The U.S. Department of State’s Bureau of International Narcotics and Law Enforcement Affairs (INL) works to keep Americans safe at home by countering international crime, illegal drugs, and instability abroad. INL helps countries deliver justice and fairness by strengthening their police, courts, and corrections systems. These efforts reduce the amount of crime and illegal drugs reaching U.S. shores.
Honduras suffers from high levels of crime and violence nationwide. While the Government of Honduras (GOH) has made the fight against insecurity a top priority, it lacks sufficient capacity and resources to properly prevent, respond to, investigate, and prosecute the high levels of crime across the country. As a result, most homicide cases have no resolution and criminals operate with a high degree of impunity throughout Honduras. Since 2010, Honduras has had one of the highest murder rates in the world. However, official statistics from the Honduran Observatory on National Violence show Honduras’s homicide rate decreased to 42.8 per 100,000 in 2017, a 50 percent reduction from its peak of 86.5 per 100,000 in 2011. This represents a further 25 percent decrease from 2016. Even with the decrease in homicides, Honduras remains in the midst of a violence epidemic with enormous social and economic consequences, including economic and physical insecurity serving as push factors for migration to the United States. Honduras is a transit country for drugs, primarily cocaine, destined for the United States.
INL law enforcement, counternarcotics, and rule of law programs, in partnership with Honduran government institutions and non-governmental organizations, help build the institutional capacity of the GOH to combat threats within Honduras before they spread north to the United States, including drug trafficking and illegal migration. These programs are consistent with security and governance priorities of the U.S. Strategy for Central America and the Central America Regional Security Initiative (CARSI), and complement efforts under the Central American governments’ Alliance for Prosperity.
Counternarcotics, Border Security, and Combating Organized Crime – INL works with U.S. interagency and international partners to provide training, equipment, and mentorship/advisory support to build the institutional capacity of Honduras’s law enforcement entities. The main objectives are to: 1) identify, prevent, and combat national and transnational crime; 2) promote a professional, accountable, and modern police force; 3) work across the justice sector to share and act upon intelligence and leads; and 4) stop illicit drug flows.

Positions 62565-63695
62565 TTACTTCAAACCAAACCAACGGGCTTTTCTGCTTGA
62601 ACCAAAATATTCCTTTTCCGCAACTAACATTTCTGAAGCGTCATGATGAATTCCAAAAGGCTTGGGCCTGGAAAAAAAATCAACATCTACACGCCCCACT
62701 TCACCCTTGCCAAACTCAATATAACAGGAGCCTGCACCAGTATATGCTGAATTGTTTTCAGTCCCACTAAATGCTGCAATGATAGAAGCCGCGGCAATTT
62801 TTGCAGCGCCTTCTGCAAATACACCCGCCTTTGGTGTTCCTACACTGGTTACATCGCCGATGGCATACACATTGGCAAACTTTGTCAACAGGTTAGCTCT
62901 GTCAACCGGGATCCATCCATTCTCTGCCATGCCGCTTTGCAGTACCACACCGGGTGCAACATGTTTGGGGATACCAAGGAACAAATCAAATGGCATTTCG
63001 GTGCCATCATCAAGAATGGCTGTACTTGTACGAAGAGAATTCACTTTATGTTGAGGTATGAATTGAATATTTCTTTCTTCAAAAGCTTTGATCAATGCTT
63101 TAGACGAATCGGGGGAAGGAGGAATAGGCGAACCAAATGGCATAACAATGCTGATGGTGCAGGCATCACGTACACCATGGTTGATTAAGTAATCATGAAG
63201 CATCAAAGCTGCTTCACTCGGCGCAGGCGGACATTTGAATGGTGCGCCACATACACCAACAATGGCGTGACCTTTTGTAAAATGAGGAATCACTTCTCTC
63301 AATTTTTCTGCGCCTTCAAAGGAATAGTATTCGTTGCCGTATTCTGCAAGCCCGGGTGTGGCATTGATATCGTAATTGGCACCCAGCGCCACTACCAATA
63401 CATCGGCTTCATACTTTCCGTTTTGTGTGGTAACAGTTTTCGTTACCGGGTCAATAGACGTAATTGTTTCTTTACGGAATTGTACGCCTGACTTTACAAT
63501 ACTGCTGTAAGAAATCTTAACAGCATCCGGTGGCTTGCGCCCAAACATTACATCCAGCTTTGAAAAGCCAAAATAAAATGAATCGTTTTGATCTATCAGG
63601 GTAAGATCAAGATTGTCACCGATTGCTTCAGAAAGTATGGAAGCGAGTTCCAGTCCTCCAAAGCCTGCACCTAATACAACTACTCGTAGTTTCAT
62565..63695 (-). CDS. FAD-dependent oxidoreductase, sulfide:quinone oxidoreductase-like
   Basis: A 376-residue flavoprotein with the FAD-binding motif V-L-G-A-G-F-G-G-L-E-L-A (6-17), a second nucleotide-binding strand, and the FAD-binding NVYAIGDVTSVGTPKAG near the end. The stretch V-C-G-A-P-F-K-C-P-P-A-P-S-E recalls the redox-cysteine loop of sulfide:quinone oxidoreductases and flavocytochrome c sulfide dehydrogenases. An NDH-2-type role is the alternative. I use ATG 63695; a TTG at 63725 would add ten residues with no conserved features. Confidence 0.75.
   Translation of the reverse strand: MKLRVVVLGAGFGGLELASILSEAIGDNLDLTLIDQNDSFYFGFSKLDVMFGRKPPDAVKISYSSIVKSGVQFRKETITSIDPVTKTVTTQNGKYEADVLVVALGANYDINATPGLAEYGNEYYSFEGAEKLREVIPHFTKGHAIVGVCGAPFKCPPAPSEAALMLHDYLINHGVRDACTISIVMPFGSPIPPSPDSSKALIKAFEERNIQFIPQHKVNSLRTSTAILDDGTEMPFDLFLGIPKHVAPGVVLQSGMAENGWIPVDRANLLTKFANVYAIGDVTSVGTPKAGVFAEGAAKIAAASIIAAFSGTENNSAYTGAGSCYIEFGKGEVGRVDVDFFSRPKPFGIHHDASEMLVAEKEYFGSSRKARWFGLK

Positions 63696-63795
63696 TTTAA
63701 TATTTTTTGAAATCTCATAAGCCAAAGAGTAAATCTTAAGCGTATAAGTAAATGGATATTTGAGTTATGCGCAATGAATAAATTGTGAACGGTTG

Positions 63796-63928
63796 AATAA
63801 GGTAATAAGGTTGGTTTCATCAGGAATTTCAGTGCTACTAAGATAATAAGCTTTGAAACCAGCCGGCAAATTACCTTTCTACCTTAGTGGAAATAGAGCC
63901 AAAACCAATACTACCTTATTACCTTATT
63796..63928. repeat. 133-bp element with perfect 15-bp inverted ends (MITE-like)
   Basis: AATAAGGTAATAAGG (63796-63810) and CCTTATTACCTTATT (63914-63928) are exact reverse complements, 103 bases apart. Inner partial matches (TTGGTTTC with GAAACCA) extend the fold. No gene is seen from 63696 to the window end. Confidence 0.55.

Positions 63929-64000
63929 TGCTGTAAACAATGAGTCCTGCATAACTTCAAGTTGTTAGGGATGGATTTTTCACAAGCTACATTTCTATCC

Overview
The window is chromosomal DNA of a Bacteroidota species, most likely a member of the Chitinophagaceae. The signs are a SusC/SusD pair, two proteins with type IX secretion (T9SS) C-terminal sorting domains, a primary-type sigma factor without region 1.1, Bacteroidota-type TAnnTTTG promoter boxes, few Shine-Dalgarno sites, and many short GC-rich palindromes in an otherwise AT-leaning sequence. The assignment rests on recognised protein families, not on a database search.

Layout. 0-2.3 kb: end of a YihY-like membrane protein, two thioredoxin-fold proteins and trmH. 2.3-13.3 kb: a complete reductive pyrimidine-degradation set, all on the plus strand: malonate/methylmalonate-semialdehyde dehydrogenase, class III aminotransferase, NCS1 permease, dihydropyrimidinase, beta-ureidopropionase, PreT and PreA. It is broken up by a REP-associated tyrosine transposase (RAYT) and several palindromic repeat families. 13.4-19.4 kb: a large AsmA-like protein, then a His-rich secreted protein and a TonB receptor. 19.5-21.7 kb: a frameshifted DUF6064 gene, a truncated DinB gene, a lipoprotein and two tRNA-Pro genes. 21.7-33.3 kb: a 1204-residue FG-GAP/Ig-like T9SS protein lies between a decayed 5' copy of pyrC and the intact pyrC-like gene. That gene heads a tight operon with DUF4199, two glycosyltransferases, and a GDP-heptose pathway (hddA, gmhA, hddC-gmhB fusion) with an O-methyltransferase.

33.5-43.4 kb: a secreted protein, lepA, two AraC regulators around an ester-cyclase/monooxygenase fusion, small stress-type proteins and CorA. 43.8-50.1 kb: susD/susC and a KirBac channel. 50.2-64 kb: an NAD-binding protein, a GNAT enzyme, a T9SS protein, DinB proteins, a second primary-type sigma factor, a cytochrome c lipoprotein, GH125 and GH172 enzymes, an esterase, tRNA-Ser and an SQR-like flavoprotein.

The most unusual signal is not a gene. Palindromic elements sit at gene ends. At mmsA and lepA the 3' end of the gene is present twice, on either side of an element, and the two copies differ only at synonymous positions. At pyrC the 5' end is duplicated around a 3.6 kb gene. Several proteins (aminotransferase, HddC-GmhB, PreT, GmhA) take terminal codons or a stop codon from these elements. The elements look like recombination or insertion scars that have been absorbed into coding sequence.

These task forces and units produce tangible results because of the close mentoring and technical support they receive. For example, in 2018 Honduras yielded 39 criminal convictions with prison sentences ranging from 15 to 42 years and prevented over $4 million in ransom payments. During the same time period, Honduran law enforcement arrested 80 arrested individuals for a variety of crimes, including human smuggling and illegal drug possession, rescued 81 unaccompanied children, identified 464 irregular migrants, and seized $20,586 in bulk currency.
Intelligence-led Community Policing – INL’s Model Police Precinct (MPP) program emphasizes community engagement and crime prevention using intelligence gathering, targeted investigations, hot spot policing, and community involvement. The primary goal is to achieve a significant reduction in violent crimes, particularly homicides, and to reduce the influence of organized gangs such as MS-13 and Barrio 18 in communities. To promote intelligence-led policing, INL supports the nationwide expansion of the Honduran National Automated Case Management Information System (NACMIS) and other critical communication networks for the Honduran National Police. During 2018, more than 57,500 arrests were made using NACMIS information. INL supported the expansion of NACMIS to 507 terminals located throughout the country including three border crossings. NACMIS is now the primary record management information system supporting Honduras National Police (HNP) operations nationwide.